Enhanced ADP Immunoassay for Multimode Kinase Detection

Award Information
Agency: Department of Health and Human Services
Branch: N/A
Contract: 1R43GM088945-01
Agency Tracking Number: GM088945
Amount: $192,952.00
Phase: Phase I
Program: SBIR
Awards Year: 2009
Solicitation Year: 2009
Solicitation Topic Code: N/A
Solicitation Number: PHS2009-2
Small Business Information
5500 Nobel Drive, Suite 250, MADISON, WI, 53711
DUNS: 119165251
HUBZone Owned: Y
Woman Owned: N
Socially and Economically Disadvantaged: N
Principal Investigator
 (608) 227-4501
Business Contact
Phone: (608) 227-4501
Email: bob.lowery@bellbrooklabs.com
Research Institution
DESCRIPTION (provided by applicant): Kinases are the most intensively screened class of enzymes being targeted for therapeutic intervention because of their central role in regulating the function of other biomolecules. Strategies for developing selective kinase inhibitors are evolving rapidly, creating a demand for more flexible methods for measuring kinase activity in high throughput screening campaigns. Specifically, generic assays that can accommodate ATP concentrations spanning the physiological range are badly needed. Under separate SBIR funding, BellBrook Labs developed and commercialized a novel kinase enzyme assay method called Transcreener(R) that relies on selective immunodetection of ADP, thus enables detection of any kinase regardless of the acceptor substrate. The assay has been widely adopted by pharmaceutical industry, and licensed by leading drug discovery service providers, providing a significant revenue stream to BellBook. Despite its technical advantages and commercial success, significant drawbacks of the method include the need to adjust antibody concentration to accommodate different ADP levels, and a negative signal in response to ADP because of the competitive nature of the assay. To overcome these limitations, we will collaborate with Dr. Bruce Hammock at University of California, Davis to develop phage-borne peptides that bind specifically to the ADP-antibody immune complex. The use of these phage-peptides in a trivalent immune complex is expected to increase the selectivity for ADP detection vs. ATP, thereby overcoming the major limitation with the Transcreener platform. In addition, the resulting noncompetitive immunoassay, called a Phage Anti-Immune Complex (PHAIA), will generate a signal that is directly proportional to product formation in either homogenous (e.g., TR-FRET), or solid phase (e.g., ELISA) formats, thus greatly extending the flexibility and applicability of the method. PUBLIC HEALTH RELEVANCE: Kinases are one of the largest families of proteins in humans, and their malfunction is involved in many types of diseases, especially cancers, inflammation-related diseases. This proposal seeks to produce improved tools for identifying selective kinase inhibitors that can be used as drugs to treat kinase-related diseases.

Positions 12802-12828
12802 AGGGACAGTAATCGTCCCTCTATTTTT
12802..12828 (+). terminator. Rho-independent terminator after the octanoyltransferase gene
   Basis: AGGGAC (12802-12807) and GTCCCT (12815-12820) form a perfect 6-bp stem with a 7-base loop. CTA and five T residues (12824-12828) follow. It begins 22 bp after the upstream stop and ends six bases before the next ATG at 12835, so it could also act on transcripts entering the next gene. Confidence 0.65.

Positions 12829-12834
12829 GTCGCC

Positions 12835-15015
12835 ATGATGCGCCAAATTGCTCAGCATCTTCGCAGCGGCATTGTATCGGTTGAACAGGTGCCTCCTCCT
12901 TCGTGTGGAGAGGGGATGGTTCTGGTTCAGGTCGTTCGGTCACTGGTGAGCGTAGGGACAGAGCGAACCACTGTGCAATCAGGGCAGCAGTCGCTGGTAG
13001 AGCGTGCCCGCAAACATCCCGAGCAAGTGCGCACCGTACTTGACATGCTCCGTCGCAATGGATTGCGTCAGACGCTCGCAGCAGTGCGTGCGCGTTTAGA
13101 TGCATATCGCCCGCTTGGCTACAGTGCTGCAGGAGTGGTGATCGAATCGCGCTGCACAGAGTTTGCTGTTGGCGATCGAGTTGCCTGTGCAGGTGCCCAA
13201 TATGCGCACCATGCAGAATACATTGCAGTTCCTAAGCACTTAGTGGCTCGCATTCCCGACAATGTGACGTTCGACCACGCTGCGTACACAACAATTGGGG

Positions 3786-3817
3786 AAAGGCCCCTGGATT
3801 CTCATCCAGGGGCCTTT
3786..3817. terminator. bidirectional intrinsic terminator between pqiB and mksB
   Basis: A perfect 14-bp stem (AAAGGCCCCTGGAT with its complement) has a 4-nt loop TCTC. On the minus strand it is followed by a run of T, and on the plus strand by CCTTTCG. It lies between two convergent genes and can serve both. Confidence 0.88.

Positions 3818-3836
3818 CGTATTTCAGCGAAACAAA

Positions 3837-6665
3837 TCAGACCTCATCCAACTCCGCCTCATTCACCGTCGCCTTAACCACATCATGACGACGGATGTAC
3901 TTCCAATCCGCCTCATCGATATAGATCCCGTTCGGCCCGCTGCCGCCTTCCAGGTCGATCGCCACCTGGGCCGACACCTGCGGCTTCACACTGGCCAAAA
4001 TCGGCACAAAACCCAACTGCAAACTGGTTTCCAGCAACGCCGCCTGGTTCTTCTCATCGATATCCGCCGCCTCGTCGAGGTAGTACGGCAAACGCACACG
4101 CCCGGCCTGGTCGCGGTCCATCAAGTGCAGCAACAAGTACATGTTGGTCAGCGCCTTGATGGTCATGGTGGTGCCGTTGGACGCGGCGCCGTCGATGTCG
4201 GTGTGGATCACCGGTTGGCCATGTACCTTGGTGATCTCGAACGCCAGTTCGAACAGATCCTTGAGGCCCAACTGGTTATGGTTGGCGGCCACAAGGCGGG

* information listed above is at the time of submission.

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